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were the greatest trash that was ever penned ; and, on the other hand, with meritorious works which had been loaded with the coarsest abuse, that they have all but ceased to repose any confidence in the opinion of new books expressed by the public press. Much has been said of late respecting the bribery and corruption which prevailed at the last general election ; and legislative measures are to be taken with the view of preventing a recurrence of the evils. Bribery and corruption are scarcely less prevalent in the world of literary criticism, than in the world of politics; only that the bribery in the case of literature, instead of being practised through means of money, is chiefly effected through means of what, in the political world, is called

In the case of literary criticism, Parliament can pass no act to put an end to the corruption which exists. It is a thing which cannot be reached—an evil which cannot be remedied by the Legislature. It is only by a fearless exposure of the great literary

“ treating.”

nuisance, that any one can hope to abate it. The evil is lamented by many authors, but they want the moral courage to grapple with it. This is to be regretted. Were two or three influential writers to expose to the light of day, each in his own way, the secret springs of our metropolitan criticism, they would soon put an end to the existing corruption; and thus at once do an essential service to modern literature, and to the cause of morals. But should the more honest class of authors, though mourning over the corrupt and degraded state of our literary criticism, continue to shrink from what they are aware must be the unpleasant consequences of entering the lists with dishonest reviewersthere only remains the satisfaction of hoping that the evil will eventually reach such a height as to insure its own cure.

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CHAPTER XV.

Mr. Lovegood brings out a new work—Conversation between

him and Joseph on reviewing books in the periodicals of the day.

ABOUT this time Mr. Lovegood, of whom we have for a season lost sight, brought out a new work; and Joseph, who, notwithstanding the numerous defects in his character, possessed, in no ordinary degree, the redeeming quality of gratitude, was gratified with the circumstance, because he thought it would afford him an opportunity of serving him.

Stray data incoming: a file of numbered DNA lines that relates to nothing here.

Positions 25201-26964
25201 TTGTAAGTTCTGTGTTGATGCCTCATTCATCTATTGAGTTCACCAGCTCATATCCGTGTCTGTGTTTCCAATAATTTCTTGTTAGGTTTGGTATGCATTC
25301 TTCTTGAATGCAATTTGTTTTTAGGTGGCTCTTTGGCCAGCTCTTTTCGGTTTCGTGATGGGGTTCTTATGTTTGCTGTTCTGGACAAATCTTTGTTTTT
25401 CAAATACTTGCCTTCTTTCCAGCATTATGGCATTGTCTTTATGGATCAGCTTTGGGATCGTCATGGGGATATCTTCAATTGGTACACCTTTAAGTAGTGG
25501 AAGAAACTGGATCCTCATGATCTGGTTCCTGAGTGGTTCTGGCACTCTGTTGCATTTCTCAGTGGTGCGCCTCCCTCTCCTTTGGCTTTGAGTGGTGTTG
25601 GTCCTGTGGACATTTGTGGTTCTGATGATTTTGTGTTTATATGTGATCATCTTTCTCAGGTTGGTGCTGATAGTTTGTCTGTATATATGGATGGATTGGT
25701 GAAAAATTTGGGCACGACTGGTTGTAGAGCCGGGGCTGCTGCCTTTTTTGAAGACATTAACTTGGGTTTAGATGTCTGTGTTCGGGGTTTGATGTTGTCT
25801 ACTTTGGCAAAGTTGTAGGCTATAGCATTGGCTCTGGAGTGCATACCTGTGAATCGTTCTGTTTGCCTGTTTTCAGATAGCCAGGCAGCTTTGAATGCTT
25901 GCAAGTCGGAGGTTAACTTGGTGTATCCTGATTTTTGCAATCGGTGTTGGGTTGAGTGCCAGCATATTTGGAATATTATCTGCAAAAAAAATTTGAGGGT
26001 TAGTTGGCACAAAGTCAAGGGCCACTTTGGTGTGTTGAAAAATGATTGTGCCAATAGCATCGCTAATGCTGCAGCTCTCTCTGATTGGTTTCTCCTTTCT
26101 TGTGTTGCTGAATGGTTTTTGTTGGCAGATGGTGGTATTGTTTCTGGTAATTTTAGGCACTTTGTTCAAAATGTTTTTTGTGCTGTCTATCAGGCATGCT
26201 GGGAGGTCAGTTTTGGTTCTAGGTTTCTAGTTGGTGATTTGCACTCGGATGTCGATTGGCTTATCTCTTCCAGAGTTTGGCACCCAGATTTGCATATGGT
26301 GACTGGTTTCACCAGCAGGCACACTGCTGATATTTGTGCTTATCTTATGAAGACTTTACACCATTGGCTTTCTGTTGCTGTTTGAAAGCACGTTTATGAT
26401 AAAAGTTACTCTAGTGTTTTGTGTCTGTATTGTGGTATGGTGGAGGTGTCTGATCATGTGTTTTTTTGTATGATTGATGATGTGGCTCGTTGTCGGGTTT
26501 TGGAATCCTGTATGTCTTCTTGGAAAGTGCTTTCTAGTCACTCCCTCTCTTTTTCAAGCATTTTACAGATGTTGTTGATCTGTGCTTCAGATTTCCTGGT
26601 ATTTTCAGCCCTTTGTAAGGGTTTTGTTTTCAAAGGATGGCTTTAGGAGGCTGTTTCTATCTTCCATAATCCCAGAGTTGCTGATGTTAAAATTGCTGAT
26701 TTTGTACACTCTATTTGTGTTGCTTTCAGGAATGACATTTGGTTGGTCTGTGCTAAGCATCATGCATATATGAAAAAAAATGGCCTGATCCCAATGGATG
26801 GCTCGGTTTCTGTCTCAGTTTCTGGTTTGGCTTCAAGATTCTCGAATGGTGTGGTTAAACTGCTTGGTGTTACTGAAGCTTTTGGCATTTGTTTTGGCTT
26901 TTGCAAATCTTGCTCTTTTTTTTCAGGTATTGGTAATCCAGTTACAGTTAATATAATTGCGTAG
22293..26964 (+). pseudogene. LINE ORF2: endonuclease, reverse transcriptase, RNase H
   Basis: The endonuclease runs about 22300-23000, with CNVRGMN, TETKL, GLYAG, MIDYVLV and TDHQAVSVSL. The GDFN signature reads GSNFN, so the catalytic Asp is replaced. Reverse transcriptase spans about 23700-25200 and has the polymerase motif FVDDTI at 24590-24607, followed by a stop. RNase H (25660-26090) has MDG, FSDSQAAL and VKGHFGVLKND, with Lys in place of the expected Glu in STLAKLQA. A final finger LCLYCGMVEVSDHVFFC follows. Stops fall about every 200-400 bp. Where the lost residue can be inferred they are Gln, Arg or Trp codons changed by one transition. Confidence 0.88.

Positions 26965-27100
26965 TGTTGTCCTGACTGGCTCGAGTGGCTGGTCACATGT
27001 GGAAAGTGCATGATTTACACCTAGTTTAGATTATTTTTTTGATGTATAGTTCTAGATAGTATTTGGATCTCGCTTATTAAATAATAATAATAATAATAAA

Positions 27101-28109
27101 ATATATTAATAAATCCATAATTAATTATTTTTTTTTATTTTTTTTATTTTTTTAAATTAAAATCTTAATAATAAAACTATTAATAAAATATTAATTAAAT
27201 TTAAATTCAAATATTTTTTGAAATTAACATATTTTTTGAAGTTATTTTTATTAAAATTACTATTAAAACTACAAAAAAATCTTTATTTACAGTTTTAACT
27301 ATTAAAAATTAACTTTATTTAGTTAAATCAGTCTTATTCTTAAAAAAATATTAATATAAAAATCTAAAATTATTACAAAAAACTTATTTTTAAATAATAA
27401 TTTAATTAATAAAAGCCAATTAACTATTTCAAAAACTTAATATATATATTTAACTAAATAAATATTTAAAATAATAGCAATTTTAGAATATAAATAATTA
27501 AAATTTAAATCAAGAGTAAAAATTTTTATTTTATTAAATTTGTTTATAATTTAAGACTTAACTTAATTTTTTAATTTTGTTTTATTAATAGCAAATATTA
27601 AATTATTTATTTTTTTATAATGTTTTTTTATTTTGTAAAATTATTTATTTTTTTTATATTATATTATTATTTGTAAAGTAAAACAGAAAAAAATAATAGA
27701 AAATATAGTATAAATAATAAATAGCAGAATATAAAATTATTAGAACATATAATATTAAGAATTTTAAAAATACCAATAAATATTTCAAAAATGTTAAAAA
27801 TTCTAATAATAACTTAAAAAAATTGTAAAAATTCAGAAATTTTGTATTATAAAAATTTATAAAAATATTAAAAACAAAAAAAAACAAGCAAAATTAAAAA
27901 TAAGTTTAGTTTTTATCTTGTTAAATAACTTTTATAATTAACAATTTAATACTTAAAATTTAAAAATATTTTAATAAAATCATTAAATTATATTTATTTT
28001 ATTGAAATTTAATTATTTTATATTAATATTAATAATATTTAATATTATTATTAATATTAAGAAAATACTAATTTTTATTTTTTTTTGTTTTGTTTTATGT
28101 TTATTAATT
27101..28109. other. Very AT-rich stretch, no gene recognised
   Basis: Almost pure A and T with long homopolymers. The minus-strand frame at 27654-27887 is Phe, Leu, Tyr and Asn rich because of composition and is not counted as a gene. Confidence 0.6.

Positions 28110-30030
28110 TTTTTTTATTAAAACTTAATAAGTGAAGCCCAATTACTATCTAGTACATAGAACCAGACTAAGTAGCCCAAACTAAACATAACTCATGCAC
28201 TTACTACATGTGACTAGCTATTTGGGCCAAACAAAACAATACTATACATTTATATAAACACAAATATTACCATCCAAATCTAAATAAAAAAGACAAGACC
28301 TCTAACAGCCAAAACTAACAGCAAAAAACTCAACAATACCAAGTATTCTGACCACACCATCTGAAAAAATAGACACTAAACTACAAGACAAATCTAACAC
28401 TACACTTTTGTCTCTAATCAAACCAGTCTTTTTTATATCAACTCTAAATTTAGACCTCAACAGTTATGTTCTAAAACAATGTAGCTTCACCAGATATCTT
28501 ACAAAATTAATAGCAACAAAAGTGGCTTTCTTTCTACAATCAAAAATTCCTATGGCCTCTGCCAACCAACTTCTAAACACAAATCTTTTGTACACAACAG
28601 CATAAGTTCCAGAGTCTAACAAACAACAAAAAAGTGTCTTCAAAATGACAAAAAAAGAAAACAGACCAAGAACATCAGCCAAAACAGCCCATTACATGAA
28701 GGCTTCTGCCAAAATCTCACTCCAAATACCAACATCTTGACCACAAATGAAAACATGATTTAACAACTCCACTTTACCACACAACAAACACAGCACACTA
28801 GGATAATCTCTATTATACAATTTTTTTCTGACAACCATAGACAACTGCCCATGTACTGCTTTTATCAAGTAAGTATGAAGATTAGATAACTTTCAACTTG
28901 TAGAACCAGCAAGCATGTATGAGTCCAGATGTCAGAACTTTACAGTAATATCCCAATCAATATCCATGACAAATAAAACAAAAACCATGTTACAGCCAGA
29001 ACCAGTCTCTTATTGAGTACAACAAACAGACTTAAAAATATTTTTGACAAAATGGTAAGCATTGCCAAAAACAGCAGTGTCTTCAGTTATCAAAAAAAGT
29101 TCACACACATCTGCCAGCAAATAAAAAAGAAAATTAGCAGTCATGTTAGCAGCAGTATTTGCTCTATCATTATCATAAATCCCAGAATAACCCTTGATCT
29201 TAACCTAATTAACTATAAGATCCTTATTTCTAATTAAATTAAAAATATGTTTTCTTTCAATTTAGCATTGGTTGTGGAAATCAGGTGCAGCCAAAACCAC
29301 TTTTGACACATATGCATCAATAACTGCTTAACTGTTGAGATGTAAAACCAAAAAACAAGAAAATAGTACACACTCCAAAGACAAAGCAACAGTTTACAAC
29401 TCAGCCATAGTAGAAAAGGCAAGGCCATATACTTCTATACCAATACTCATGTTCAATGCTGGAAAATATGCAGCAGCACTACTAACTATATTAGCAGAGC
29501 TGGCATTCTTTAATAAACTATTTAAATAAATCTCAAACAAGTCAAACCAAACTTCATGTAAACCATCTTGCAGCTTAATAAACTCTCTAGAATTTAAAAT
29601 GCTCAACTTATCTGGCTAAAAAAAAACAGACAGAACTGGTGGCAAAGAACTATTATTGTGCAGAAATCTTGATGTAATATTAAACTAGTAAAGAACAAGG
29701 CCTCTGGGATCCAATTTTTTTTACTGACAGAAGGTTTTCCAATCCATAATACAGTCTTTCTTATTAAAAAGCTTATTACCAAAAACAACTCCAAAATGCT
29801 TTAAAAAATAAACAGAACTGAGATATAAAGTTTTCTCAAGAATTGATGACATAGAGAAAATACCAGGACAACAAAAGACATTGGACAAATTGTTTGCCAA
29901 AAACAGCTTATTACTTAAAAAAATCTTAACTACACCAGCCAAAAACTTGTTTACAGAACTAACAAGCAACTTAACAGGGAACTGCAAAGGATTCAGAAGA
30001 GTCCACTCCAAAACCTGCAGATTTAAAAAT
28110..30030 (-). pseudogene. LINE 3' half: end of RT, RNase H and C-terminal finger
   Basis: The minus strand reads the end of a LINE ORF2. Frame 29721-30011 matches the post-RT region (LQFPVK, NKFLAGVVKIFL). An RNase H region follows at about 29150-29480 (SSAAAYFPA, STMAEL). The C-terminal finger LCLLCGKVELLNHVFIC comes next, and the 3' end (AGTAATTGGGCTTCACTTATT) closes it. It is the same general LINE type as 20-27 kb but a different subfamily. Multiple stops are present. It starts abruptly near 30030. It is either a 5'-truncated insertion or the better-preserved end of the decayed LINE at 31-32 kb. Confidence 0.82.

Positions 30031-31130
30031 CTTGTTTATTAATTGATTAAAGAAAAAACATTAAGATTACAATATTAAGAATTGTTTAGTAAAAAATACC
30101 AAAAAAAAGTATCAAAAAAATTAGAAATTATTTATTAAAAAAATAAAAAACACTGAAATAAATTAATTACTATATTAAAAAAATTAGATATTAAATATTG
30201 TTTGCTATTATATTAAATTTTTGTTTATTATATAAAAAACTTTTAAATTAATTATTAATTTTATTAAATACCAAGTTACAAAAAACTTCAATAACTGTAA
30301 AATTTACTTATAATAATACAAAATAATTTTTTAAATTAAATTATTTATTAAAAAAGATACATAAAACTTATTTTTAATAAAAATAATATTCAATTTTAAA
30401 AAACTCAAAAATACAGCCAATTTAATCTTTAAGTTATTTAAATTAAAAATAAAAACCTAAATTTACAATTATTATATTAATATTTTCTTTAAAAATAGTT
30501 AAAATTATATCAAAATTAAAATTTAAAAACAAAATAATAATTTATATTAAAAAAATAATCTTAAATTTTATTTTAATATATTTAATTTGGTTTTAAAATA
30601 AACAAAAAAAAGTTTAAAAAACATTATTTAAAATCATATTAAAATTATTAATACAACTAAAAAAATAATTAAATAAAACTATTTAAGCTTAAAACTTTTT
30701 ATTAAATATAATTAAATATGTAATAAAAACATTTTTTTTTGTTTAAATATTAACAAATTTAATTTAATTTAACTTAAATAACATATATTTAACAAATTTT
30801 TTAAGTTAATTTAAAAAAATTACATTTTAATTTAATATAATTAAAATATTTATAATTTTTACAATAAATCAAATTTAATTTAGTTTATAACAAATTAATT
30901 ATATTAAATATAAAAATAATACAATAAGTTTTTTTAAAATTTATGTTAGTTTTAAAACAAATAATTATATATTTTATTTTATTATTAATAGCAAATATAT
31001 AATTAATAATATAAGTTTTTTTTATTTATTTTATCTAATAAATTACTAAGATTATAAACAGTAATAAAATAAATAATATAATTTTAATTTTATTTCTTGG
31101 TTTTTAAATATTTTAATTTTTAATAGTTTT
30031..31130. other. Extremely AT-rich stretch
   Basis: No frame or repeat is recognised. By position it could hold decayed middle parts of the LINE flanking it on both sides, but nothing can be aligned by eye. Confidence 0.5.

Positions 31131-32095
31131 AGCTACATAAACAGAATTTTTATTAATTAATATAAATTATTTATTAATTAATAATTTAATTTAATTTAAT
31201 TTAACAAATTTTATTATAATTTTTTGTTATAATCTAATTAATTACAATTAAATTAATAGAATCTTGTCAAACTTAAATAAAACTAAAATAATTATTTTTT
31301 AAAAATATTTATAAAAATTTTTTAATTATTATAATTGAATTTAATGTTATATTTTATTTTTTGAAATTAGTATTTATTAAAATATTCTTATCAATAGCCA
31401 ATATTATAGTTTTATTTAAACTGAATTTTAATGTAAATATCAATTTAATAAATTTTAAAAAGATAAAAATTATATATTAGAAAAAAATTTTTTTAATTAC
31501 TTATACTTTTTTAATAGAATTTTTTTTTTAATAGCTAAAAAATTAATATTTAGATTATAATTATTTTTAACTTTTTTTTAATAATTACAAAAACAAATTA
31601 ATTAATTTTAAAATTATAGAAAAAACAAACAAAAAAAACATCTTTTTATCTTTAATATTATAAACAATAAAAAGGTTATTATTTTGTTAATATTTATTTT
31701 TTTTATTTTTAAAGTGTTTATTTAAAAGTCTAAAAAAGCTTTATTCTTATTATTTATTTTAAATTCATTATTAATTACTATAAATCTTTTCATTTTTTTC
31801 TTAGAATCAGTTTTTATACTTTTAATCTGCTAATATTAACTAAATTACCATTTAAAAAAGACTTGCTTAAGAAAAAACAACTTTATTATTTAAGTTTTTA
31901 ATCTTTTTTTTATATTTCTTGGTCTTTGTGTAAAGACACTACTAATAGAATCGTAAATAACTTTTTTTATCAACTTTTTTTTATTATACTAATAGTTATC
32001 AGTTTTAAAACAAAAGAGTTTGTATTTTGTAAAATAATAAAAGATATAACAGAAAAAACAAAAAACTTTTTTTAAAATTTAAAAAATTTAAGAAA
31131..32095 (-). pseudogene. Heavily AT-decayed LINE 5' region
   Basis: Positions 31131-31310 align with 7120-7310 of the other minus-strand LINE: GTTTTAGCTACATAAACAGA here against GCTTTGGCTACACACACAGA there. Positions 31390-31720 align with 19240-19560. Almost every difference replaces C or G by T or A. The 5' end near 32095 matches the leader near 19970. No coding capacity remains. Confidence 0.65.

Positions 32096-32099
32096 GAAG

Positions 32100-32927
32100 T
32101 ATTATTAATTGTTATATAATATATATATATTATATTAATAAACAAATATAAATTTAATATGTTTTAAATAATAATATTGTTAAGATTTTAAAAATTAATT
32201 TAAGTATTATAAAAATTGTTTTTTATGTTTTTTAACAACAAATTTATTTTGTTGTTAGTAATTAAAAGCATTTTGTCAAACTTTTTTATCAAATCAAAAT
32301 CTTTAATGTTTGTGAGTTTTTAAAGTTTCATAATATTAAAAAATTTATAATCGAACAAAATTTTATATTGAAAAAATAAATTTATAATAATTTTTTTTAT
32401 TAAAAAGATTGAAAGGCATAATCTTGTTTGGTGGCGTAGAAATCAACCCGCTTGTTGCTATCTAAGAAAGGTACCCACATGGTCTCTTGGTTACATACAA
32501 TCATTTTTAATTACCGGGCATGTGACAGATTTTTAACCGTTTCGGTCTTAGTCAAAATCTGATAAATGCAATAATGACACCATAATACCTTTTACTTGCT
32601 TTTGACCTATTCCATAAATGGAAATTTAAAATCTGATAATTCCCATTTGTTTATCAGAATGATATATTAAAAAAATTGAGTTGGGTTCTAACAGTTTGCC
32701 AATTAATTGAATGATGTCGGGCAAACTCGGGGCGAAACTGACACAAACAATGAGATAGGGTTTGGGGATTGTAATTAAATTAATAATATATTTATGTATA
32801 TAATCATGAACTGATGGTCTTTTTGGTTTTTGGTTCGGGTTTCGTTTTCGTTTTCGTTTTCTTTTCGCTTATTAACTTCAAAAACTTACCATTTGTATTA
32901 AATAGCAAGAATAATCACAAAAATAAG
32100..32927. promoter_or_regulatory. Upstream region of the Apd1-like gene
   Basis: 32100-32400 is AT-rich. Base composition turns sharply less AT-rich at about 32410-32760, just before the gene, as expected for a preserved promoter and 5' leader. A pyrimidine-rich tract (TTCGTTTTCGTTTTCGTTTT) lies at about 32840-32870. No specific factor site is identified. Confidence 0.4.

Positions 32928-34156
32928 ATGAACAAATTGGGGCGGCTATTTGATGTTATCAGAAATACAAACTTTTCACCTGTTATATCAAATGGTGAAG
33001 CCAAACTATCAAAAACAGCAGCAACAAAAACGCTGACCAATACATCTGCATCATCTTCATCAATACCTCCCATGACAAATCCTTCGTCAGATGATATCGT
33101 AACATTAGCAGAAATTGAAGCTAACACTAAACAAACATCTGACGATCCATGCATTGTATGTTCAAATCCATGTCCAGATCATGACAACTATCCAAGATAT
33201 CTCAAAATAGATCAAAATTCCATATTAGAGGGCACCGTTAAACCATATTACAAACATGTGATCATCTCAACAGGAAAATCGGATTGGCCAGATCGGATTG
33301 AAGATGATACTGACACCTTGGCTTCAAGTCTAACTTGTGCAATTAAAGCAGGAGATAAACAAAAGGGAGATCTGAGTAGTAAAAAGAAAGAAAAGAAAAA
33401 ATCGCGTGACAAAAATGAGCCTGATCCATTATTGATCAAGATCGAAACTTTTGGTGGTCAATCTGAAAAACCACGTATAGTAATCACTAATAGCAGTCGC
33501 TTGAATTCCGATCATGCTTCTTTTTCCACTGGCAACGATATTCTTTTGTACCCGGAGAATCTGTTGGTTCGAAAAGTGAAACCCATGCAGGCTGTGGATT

Joseph called one morning on Mr. Lovegood, and, after an interchange of the usual courtesies, intimated that he would be happy to publish in the weekly journal with which he was connected, any notice of Mr. Lovegood's new book which might be sent him.

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“A notice to be sent you!" remarked Mr. Lovegood, with manifest surprise.

"Yes; any notice which you yourself would like to appear."

“You don't mean that I should write it myself!"

“Where would be the harm," answered Joseph, "if you did ? It's often done."

“What! authors review their own works ?” “Even so."

" I had hardly believed such a thing was possible," observed Mr. Lovegood. I would rather a thousand times over, that no line should ever appear in the shape of a notice of any work of mine, and that a copy should never be sold, than pen

syllable in its favour."

“But could you not get some friend, who has more time on his hands than I can spare, to

one

write an elaborate and commendatory notice of

your work?”

you are

“ To ask a friend to praise it,” replied Mr. Lovegood, “would be the next most unworthy thing to praising it myself. I have never, on any occasion, bespoken a word of commendation for any of my productions, though my intimacy with various reviewers would have insured a ready compliance with my wishes."

“I think,” rejoined Joseph, that much too scrupulous, considering the frequency with which such things are done."

“The conduct of others,” observed Mr. Lovegood,“ must not be the rule of mine. If they do discreditable actions, that would be no justification for my doing them. The question with every

honest and honourable man will be, whether an action be in itself right or wrong. To ask another to praise one's own work, is practically the same, if the book be praised by the party to whom the request was preferred, as if the commendatory notice had proceeded

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